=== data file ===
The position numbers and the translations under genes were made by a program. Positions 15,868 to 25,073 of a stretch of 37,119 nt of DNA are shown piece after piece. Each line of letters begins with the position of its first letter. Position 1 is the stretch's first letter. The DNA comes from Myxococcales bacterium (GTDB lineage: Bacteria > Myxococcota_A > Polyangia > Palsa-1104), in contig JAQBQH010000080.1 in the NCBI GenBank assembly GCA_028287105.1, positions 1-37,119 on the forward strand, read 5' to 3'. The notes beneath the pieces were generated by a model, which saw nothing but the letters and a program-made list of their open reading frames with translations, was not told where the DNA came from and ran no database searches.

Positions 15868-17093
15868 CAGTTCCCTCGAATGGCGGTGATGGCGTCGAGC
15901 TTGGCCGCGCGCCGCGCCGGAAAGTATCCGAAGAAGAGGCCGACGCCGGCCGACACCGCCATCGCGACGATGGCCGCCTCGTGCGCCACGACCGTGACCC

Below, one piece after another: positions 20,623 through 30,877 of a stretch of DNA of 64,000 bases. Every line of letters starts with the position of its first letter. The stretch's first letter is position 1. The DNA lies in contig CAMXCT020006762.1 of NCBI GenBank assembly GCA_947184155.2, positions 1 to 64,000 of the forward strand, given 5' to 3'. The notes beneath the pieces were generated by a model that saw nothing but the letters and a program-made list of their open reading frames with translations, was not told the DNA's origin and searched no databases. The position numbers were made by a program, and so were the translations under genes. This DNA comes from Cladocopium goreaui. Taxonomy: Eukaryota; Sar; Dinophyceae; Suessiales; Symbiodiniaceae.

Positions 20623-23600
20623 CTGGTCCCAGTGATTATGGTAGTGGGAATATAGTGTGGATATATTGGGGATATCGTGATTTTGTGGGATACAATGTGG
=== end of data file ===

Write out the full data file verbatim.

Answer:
The position numbers and the translations under genes were made by a program. Positions 15,868 to 25,073 of a stretch of 37,119 nt of DNA are shown piece after piece. Each line of letters begins with the position of its first letter. Position 1 is the stretch's first letter. The DNA comes from Myxococcales bacterium (GTDB lineage: Bacteria > Myxococcota_A > Polyangia > Palsa-1104), in contig JAQBQH010000080.1 in the NCBI GenBank assembly GCA_028287105.1, positions 1-37,119 on the forward strand, read 5' to 3'. The notes beneath the pieces were generated by a model, which saw nothing but the letters and a program-made list of their open reading frames with translations, was not told where the DNA came from and ran no database searches.

Positions 15868-17093
15868 CAGTTCCCTCGAATGGCGGTGATGGCGTCGAGC
15901 TTGGCCGCGCGCCGCGCCGGAAAGTATCCGAAGAAGAGGCCGACGCCGGCCGACACCGCCATCGCGACGATGGCCGCCTCGTGCGCCACGACCGTGACCC

Below, one piece after another: positions 20,623 through 30,877 of a stretch of DNA of 64,000 bases. Every line of letters starts with the position of its first letter. The stretch's first letter is position 1. The DNA lies in contig CAMXCT020006762.1 of NCBI GenBank assembly GCA_947184155.2, positions 1 to 64,000 of the forward strand, given 5' to 3'. The notes beneath the pieces were generated by a model that saw nothing but the letters and a program-made list of their open reading frames with translations, was not told the DNA's origin and searched no databases. The position numbers were made by a program, and so were the translations under genes. This DNA comes from Cladocopium goreaui. Taxonomy: Eukaryota; Sar; Dinophyceae; Suessiales; Symbiodiniaceae.

Positions 20623-23600
20623 CTGGTCCCAGTGATTATGGTAGTGGGAATATAGTGTGGATATATTGGGGATATCGTGATTTTGTGGGATACAATGTGG